I use this excellent Barn Owl Trust publication and have recommended it to hundreds of people. The authors make the decision-making process very clear for any developer or planning officer trying to figure out what to do about Barn Owl surveys and how to interpret the evidence that a Barn Owl survey presents.
The last page has a sketch of an ‘owl loft’ which is a neat way to achieve a built-in solution to the challenge of keeping a site permanently available for Barn Owls – and complete the building beautifully.
I’m not sure that I totally approve of the sketch. The drawing portrays a massive space – which is great for owls – but if you’re ever going to need monitoring or maintenance done, consider the accessibility, safety and structural strength (could it take a roofer’s weight?).
I would also advise any architect or builder involved with the project to carefully finish the detail of the entrance. Even with a sloped shape, an occasionally fierce wind might force a bit of rainwater in towards interfaces or unprotected material.
Consider ventilation and drainage for the Barn Owl cavity. I’ve seen an example where the owl loft had its own little vents and drains to allow for the intense activity that a Barn Owl family goes through. Many hundreds of prey items are delivered to the chicks – which means plenty of waste products..!
Helpfully, specialist moths and beetles will slowly break down the pellets which the owls regurgitate, but one day the box might benefit from a winter clearout – and that’s why I highlighted maintenance earlier.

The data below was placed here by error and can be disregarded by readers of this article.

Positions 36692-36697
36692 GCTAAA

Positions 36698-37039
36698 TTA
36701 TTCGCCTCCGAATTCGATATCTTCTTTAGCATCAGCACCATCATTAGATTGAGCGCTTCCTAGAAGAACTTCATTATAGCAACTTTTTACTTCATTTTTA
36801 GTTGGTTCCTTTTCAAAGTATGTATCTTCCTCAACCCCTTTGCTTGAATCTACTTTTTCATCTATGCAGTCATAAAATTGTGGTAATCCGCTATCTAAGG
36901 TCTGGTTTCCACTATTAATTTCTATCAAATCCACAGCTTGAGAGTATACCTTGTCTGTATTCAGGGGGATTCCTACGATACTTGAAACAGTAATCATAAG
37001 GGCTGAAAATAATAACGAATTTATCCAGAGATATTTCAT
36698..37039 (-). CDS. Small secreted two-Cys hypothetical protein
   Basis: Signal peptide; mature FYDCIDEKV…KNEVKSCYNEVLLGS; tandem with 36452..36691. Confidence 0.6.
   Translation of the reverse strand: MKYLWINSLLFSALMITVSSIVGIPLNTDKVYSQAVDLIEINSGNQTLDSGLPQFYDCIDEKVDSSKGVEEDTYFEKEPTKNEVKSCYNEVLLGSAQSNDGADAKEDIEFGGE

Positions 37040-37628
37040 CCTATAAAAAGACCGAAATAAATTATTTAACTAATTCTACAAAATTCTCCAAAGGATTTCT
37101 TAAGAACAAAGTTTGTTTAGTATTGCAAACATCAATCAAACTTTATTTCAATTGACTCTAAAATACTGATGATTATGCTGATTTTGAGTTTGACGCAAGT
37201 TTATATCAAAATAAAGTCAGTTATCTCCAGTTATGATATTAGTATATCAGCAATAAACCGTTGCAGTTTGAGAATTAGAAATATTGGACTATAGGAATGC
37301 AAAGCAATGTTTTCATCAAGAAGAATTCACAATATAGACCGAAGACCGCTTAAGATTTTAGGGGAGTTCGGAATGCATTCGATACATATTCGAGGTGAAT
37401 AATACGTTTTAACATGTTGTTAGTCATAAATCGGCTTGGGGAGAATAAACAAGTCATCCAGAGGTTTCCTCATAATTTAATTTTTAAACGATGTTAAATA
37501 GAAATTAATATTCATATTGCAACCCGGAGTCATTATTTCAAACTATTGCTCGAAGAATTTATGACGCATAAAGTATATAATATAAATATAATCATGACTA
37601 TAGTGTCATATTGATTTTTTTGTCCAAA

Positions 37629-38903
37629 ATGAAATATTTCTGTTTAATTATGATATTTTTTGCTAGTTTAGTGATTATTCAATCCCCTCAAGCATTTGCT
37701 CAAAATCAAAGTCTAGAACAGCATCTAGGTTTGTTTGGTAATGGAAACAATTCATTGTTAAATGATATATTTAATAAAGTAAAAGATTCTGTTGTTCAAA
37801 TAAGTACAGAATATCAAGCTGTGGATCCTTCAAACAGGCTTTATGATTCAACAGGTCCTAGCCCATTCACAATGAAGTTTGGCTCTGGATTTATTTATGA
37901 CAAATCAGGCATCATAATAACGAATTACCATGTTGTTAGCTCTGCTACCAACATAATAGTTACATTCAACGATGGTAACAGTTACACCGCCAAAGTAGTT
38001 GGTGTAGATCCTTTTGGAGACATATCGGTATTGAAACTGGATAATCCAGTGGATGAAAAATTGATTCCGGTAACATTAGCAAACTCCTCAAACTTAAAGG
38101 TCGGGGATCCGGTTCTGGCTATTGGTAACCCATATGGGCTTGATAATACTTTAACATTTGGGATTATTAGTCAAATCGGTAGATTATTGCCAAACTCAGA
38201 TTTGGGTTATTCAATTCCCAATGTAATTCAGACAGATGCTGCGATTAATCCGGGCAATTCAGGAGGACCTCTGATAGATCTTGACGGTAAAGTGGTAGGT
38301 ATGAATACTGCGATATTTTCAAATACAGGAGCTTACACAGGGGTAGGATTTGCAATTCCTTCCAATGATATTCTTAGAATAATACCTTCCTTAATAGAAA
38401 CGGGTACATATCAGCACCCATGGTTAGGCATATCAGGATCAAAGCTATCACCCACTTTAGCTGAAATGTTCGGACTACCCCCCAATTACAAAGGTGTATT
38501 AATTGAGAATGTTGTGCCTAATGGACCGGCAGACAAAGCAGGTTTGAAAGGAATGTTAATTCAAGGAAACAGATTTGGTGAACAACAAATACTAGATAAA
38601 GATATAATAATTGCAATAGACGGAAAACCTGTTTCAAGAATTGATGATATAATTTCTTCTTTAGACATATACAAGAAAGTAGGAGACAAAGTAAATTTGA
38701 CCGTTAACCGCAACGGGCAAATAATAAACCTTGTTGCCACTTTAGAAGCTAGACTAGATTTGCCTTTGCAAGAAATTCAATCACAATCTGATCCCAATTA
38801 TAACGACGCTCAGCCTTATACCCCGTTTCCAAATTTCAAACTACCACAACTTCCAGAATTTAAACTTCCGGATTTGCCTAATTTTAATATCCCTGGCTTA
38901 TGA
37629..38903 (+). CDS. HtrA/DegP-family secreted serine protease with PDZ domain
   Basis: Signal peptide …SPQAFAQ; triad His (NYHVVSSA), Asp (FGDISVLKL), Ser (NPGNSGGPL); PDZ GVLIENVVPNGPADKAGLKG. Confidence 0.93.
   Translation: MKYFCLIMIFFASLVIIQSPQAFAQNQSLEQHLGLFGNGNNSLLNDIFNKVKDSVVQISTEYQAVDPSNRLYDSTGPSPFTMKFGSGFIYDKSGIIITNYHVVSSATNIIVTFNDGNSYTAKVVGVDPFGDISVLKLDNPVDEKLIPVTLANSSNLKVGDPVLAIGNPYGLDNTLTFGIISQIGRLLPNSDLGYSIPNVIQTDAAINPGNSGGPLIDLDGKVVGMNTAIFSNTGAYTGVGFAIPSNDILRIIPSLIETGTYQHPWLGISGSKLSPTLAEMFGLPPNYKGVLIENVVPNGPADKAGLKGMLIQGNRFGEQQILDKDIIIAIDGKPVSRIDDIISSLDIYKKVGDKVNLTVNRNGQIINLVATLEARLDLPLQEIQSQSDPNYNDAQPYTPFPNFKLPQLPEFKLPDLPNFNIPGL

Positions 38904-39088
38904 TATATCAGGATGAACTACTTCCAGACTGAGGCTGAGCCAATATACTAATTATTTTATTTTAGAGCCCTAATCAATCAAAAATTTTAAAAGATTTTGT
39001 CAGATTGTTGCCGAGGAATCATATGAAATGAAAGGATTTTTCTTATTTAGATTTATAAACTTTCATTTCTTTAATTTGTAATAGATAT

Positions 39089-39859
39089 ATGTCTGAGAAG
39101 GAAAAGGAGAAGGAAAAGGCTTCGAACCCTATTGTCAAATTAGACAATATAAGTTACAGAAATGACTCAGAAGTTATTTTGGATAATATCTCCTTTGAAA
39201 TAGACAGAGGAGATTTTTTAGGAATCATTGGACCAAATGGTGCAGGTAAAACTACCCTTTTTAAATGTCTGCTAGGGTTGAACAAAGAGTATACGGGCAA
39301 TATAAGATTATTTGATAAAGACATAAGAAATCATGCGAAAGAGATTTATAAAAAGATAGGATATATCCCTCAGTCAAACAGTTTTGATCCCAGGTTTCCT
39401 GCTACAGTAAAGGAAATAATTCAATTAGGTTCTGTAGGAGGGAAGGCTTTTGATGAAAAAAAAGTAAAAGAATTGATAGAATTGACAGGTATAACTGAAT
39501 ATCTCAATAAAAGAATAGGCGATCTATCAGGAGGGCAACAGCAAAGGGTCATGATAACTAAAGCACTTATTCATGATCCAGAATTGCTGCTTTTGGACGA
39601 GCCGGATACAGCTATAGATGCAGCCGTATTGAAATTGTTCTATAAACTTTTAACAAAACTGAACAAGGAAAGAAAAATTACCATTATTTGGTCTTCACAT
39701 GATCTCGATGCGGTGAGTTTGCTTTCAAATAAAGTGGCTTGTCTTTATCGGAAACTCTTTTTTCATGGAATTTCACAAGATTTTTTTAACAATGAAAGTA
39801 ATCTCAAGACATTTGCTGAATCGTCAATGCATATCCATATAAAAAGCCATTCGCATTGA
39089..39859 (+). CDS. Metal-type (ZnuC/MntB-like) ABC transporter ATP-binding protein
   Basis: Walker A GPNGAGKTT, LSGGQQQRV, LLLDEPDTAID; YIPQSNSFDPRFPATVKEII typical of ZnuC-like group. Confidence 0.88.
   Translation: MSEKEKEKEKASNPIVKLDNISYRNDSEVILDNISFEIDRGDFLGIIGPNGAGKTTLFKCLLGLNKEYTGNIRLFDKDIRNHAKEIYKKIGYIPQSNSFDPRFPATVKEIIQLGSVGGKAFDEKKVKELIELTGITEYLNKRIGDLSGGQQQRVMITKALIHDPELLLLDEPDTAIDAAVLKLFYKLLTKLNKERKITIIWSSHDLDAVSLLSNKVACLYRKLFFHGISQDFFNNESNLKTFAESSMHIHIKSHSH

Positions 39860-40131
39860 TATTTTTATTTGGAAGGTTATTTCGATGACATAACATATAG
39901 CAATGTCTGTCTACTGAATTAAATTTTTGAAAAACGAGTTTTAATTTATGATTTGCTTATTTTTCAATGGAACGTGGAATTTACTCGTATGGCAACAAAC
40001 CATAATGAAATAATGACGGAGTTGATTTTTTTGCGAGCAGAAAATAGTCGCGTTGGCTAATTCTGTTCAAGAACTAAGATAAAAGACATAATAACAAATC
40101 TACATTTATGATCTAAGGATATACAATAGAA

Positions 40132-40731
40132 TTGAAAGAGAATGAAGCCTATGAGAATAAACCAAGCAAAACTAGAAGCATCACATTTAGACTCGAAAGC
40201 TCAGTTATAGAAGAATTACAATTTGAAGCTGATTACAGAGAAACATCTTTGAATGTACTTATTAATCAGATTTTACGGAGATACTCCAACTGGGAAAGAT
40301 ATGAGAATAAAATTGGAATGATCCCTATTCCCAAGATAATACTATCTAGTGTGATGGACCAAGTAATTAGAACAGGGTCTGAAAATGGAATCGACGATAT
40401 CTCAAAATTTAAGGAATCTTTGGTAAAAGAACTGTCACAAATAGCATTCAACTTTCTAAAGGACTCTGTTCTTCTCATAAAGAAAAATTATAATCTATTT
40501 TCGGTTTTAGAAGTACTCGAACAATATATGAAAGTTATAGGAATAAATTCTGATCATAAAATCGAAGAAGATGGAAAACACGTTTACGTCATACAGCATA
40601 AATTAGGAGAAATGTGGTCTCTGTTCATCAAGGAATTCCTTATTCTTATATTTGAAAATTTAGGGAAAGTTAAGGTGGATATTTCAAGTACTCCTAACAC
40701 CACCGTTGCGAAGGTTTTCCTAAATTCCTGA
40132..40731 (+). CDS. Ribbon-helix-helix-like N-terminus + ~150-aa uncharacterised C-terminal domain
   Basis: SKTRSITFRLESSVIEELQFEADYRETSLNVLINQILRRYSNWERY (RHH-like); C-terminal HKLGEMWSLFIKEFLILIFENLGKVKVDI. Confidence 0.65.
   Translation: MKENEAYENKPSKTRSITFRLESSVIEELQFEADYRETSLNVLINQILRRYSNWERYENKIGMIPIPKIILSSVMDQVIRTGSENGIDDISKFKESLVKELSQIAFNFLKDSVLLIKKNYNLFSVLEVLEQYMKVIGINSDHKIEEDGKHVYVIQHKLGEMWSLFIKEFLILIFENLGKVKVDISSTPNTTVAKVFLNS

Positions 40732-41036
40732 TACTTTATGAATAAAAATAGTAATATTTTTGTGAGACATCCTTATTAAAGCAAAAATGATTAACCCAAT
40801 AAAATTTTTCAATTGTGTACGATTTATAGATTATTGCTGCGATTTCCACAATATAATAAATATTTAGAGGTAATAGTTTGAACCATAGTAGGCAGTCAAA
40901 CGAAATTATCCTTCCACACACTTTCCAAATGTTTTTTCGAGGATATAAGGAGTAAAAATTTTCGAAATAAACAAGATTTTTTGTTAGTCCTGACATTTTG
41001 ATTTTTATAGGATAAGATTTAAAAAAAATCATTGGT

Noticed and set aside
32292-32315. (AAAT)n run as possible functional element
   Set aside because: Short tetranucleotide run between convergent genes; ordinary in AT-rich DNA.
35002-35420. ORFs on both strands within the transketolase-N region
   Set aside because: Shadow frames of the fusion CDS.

Having mentioned these details, I must say I love owl lofts. Attic spaces for owls have a tradition dating back hundreds of years, and they work equally well as part of a renovation or a new build.
Barn Owl surveys
Many rural buildings with planning proposals need a Barn Owl survey and a bat survey done. My best advice for developers is this: get advice at the soonest opportunity, ideally from somebody who has experience of a similar situation.
I am experienced in Barn Owl conservation and I can carry out your Barn Owl survey (if it’s too far from me I can find a local expert through the Barn Owl Conservation Network or my Natureheads Network). As an experienced owl conservationist and qualified BTO ringer I am able to judge the best methods for survey and if necessary I can inspect the nest during the breeding season.
When it comes to planning authorities and Barn Owls they often like to ‘play on the safe side’ and request a Barn Owl survey for structures which are ‘unlikely’ – but that’s good for the owls! Believe it or not this is good for you too – because a survey and sound advice should help you avoid delays and can conform to the legislation that protects Barn Owls and their nest sites.
One of the easiest sites I have ever surveyed was an agricultural store which was in excellent condition and after a very quick survey session it was obvious that a Barn Owl could not access the building. There was no need for a big survey effort or a complex report. My fee was correspondingly small of course!
If your planning officer requests a survey for Barn Owls please contact Natureheads.com and we can source an ecologist with the relevant experience and skills.
Jason Ball BSc (hons) MCMI (DipMan)
m: 07719 225965
Natureheads.com has sourced the guidance from Natural England’s website and here it is – get the Barn Owl guidance for planning authorities approved by Natural England for free.
Tags: Barn Owl surveys, Barn Owls and Planning Applications, Barn Owls and renovations, ecological surveys, ecologist to carry out a Barn Owl survey, ecologist to survey for Barn Owls, free planning guidance, need a Barn Owl survey, Planning authorities and Barn Owls